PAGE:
Movies, Movies, Movies! #66 – January 5, 2021

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Welcome to another installment of Movies, Movies, Movies!  Quite an international variety this week.

Disclosure (2020)
Starring: Geraldine Hakewill, Mark Leonard Winter, Matilda Ridgway, Tom Wren, Greg Stone, Lucy McMurray
Director and Writer: Michael Bentham
Genres: drama
Synopsis: two couples with children are good friends – until the girl of one couple alleges that the two boys of the other couple touched her inappropriately. The film takes place at the poolside patio of the couple with the girl (she is gone throughout the entire movie except at the very end.) The couple with the boys comes over to discuss the situation. The father of the boys is a local politician running for office. The dialogue goes through many moods, from reasonable to abusive to threatening, where the boys’ parents are in total denial that their kids would do such a thing, and the girl’s parents are just as committed to making sure their daughter gets the help she needs and that the boys get the intervention they need to keep other children safe.
Impressions: Very uncomfortable to sit through this very realistic scenario that I’m positive is playing itself out in one form or another across the globe. It’s a good film to discuss with others.
Grade: 7
Etc.: Australian film; Public service announcement: sweeping these things under the rug is not a good idea for the victims or for the offenders. Processing can diffuse the trauma for the victim and most of the time neutralize offending behaviors of the offenders (for kids anyway.)
Awards: too soon?

Hidden (2015)
Starring: Alexander Skarsgård, Andrea Riseborough, Emily Alyn Lind
Directors and Writers: Matt Duffer and Ross Duffer
Genres: horror; sci-fi; survival
Synopsis: A pandemic breaks out and a family finds a fully stocked bomb shelter at a school to hide in to stay alive from the menace. The tension builds as circumstances convene that threaten their hidden status and safety.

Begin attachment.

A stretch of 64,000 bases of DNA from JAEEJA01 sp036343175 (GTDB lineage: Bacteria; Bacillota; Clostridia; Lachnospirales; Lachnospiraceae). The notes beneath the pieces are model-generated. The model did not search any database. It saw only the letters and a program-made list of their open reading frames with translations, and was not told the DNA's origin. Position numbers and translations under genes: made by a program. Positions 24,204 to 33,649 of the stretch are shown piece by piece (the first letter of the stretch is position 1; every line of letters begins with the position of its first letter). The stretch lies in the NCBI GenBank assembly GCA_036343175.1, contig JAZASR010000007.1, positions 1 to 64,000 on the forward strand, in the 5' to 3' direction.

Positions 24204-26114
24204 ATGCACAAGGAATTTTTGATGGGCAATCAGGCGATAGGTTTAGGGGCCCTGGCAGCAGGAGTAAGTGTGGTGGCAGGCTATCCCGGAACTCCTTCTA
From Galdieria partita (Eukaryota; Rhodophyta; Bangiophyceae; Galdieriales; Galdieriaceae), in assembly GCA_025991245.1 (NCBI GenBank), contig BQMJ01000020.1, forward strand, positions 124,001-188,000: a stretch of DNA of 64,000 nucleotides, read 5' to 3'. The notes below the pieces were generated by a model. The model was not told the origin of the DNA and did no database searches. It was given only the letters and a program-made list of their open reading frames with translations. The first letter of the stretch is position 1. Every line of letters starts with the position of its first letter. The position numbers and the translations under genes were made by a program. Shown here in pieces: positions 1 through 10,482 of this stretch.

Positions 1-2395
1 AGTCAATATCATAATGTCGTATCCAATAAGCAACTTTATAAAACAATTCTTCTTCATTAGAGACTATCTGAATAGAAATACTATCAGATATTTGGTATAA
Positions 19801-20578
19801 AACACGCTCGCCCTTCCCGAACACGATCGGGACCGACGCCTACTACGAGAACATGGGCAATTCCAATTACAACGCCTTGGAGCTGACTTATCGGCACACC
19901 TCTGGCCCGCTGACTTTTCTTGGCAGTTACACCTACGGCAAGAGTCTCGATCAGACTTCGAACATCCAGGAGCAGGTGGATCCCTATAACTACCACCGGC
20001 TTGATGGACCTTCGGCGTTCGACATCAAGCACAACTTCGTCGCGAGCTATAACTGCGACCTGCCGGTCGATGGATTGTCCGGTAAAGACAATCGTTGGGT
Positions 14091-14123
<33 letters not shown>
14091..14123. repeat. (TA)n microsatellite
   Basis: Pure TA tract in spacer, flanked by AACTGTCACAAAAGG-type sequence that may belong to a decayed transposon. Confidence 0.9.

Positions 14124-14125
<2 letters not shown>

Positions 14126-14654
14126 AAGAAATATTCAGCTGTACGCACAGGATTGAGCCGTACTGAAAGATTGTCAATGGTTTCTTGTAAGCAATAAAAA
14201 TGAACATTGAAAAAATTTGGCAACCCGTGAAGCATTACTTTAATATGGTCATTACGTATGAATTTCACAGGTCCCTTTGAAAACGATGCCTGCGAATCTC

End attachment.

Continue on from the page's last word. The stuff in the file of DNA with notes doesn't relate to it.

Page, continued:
Impressions: I was ready to hit eject on the remote if it got too scary, but it never reached that level. Skarsgard is extremely attractive not only physically here but in the father character he plays. Even in the extremely restricted space the father, mother, and young daughter live in there are ways to demonstrate good parenting skills. The mom and dad make a great team here, where their attributes complement each other. A parenting how-to as much as anything else, which seems strange to say with this kind of plot.
Grade: 6.5
Etc.: filmed in various locations in Canada; from imdb: “The little girl says ‘They’re here’ – an homage to Carol Anne saying the same thing in Poltergeist.”
Awards: none known

Guns Akimbo (2019)
Starring: Daniel Radcliffe, Samara Weaving, Ned Dennehy, Natasha Liu Bordizzo, Grant Bowler, Edwin Wright, Milo Cawthorne, Mark Rowley, Racheal Ofori , Set Sjöstrand, Rhys Darby, Graham Vincent, Tim Foley, and many others.
Director and Writer: Jason Lei Howden
Genres: action; futuristic; dark comedy
Synopsis: Remember the film, Running Man, where Arnold’s character gets thrust against his will into fighting for his life in a deadly reality TV show? Guns Akimbo is a modern version of it. Radcliffe insults the wrong people online and suddenly finds two pistols literally bolted into his hands and must escape the deadliest undefeated champion of “the game” that people are watching across the globe on dronevision broadcast.